IV Drugs

Systemic drugs that affect the entire body.


  • Changes pain perception without loss of mobility.

Side effects

  • May slow labor if given too early
  • May lower mother's blood pressure and fetal heart rate
  • Dizziness, nausea, itchiness
  • Disorientation
  • Decreases endorphins so when pain comes back it may be more intense
  • Can cause drowsiness and slow reflexes in baby for a few days if given late in labor


Fentanyl is commonly used.

Pain relief. It takes the edge off the pain but you still feel the peak of each contraction. 

Useful if you need a break or longer rest between contractions due to exhaustion, long or slow progressing labor.

Takes effect within a few minutes.

Last 1-2 hours per dosage.

Typical drugs are in the 'caine family - Bupivicaine, Marcain, etc.

Blocks pain receptors. Takes away sensations, makes intense contractions seem very mild, more like early labor.

Takes effect within a few minutes.

Last 1-2 hours.



Regional drugs which, in this case, affects the abdomen and lower extremities

The goal: to block nerve impulses in the lower spine to decrease sensation in the lower half of the body.

Typical procedure

  • Administered when the cervix is 4-5 centimeters dilated and the mother is in 'active labor'
  • Mother’s back is cleaned/prepped with an antiseptic, and a local anesthetic is administered to numb the area
  • Mother sits or lays on her side, curled up
  • Needle is inserted between the vertebrae and the catheter is threaded through
  • The needle is then removed and the catheter is taped down
  • The drug administered via the catheter is usually a local anesthetic (bupivacaine, chloroprocaine or lidocaine) and may be combined with a narcotic (usually epinephrine, fentanyl, morphine or clonidine) to prolong the epidural's effect or to stabilize the mother's blood pressure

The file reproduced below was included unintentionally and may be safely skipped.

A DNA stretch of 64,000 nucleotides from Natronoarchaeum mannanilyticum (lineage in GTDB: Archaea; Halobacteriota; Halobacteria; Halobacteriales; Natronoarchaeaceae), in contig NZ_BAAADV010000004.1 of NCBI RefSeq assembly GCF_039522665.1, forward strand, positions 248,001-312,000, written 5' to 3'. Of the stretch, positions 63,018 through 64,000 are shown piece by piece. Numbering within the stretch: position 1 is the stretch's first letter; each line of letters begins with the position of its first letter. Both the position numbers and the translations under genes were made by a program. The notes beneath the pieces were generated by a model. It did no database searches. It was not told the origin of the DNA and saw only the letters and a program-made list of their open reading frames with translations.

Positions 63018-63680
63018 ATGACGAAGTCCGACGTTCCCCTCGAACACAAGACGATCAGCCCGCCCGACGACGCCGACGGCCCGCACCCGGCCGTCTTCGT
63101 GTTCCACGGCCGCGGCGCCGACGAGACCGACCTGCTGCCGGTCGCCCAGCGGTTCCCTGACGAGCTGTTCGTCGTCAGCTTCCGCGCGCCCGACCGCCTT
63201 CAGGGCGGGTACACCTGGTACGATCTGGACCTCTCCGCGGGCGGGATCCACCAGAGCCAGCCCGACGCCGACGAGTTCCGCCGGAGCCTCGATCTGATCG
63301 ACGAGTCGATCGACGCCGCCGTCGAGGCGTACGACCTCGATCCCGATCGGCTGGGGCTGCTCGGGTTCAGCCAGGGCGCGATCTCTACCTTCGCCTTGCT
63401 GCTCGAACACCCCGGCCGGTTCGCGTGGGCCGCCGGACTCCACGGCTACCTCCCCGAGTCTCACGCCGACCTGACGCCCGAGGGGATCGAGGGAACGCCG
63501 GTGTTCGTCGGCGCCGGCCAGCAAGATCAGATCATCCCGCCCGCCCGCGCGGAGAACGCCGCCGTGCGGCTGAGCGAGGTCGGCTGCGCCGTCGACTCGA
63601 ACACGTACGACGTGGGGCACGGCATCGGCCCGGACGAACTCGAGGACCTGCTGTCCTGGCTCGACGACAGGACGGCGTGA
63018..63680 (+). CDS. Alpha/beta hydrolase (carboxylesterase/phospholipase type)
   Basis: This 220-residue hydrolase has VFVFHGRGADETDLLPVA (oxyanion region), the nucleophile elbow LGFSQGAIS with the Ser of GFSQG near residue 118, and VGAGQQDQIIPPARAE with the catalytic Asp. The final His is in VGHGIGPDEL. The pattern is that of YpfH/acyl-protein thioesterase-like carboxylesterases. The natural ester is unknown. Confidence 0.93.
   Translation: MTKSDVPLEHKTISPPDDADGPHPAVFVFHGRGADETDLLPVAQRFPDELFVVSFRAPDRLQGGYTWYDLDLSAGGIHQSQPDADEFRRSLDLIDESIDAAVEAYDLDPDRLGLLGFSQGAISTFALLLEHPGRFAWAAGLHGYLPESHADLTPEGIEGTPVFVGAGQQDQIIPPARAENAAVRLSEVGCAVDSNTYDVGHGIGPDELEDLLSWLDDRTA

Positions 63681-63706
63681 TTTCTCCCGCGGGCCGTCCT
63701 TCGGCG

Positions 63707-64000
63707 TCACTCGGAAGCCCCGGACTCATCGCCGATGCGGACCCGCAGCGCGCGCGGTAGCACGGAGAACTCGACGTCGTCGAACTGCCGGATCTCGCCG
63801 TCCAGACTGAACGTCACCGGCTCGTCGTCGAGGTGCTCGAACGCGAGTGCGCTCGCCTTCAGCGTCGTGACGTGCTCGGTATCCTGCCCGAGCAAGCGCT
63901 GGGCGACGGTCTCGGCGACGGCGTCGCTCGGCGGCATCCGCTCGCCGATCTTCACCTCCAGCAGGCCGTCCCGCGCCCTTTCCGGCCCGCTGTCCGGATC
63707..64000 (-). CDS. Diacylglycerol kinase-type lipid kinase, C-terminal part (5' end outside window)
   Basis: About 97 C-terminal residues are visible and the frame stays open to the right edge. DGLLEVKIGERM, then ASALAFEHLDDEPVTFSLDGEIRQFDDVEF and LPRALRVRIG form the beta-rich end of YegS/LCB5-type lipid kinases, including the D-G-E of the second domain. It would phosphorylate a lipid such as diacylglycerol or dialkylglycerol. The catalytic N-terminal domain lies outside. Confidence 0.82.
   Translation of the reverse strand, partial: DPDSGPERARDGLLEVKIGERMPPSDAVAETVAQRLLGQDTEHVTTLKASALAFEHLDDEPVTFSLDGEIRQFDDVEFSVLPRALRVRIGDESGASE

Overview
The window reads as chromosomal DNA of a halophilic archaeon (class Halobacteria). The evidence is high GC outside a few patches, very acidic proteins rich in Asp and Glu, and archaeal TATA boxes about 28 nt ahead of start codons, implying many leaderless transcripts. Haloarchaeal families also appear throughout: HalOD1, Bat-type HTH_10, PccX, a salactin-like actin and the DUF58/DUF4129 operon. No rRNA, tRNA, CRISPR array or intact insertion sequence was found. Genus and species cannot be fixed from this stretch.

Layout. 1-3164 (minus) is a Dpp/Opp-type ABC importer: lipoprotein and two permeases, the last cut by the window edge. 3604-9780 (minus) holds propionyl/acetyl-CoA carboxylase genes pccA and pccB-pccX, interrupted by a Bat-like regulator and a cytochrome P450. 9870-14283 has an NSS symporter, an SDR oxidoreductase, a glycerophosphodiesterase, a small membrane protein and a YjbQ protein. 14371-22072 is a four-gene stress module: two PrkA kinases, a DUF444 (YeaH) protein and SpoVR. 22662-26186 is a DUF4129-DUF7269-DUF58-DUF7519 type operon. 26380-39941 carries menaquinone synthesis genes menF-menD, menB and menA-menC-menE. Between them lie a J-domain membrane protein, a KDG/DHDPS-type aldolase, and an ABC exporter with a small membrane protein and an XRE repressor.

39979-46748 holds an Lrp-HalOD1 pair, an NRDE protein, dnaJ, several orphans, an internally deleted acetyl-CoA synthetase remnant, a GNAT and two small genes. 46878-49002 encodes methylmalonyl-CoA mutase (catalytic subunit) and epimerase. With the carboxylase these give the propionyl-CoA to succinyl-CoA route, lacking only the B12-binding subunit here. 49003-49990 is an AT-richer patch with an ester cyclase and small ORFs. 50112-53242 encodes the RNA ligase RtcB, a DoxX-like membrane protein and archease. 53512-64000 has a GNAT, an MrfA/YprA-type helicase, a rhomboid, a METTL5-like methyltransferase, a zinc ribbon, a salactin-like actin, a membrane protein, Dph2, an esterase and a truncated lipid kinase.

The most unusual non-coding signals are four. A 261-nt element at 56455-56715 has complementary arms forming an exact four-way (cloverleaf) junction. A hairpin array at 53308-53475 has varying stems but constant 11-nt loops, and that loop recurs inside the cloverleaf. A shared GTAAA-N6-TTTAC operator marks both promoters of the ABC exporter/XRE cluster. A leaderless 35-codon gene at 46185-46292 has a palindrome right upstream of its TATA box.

• Administration and monitoring is done by an anesthesiologist, obstetrician/midwife, or nurse anesthetist
  • Drug takes effect 15-20 minutes after inserted, with redosing every 1-2 hours


  • Pain relief 
  • If anxiety is slowing down labor, the epidural may speed things up
  • Can transform exhaustion, irritability and fatigue, into relief, rest, comfort, focus and the strength to move forward, actively participating in the birth experience
  • Allows you to stay awake and actively participating during a cesarean section

Potential Risks

  • The success depends mostly on the anesthesiologist's skill set
  • Reduction of muscle strength, balance, and reaction times
  • Decreased mobility - restriction to bed depending on type of epidural and dosage
  • Numbness may continue for several hours after birth, limiting mobility or requiring assistance with movement
  • No food or liquids - ice chips only -
  • Fever
  • Severe headacke (1% of women)
  • Heart monitor to track mother's heart rate
  • Sudden drop in mother's blood pressure may require IV, medication, and/or oxygen
  • Routine blood pressure check to ensure baby is receiving adequate blood flow from mother 
  • Shivering, ringing in the ears, backache, nausea, difficulty urinating, severe headache (1% of women), soreness or permanent nerve damage a the needle insertion site
  • A urinary catheter (if labor is slow or if its the hospital policy) due to loss of feeling and control from waist down
  • Alternating sides while laying down and continuous monitoring of fetal heart rate
  • Interventions - forceps and vacuum (2-14 times more likely), episiotomy, or cesarean section (2-3 times more likely) - may be required should your baby become lethargic in utero, have difficulty getting into the proper birth position, experience respiratory depression, and/or show signs of decreased or unstable fetal heart rate
  • Slowed, weakened or ceased contractions will require a dosge of Pitocin to be administered which causes very intense, long and painful contractions
  • After birth, some babies struggle to latch on, causing breastfeeding difficulty

Questions to ask your obstetrician now

  • What combination and dosage of drugs will be used?
  • How could the medications used affect my baby?
  • Will I be able to get up and walk around?
  • What liquids and solids will I be able to consume?
  • Does taking this medication put  a time limit on the duration of my labor?
  • What percentage of epidural births you've attended result in interventions or C-section?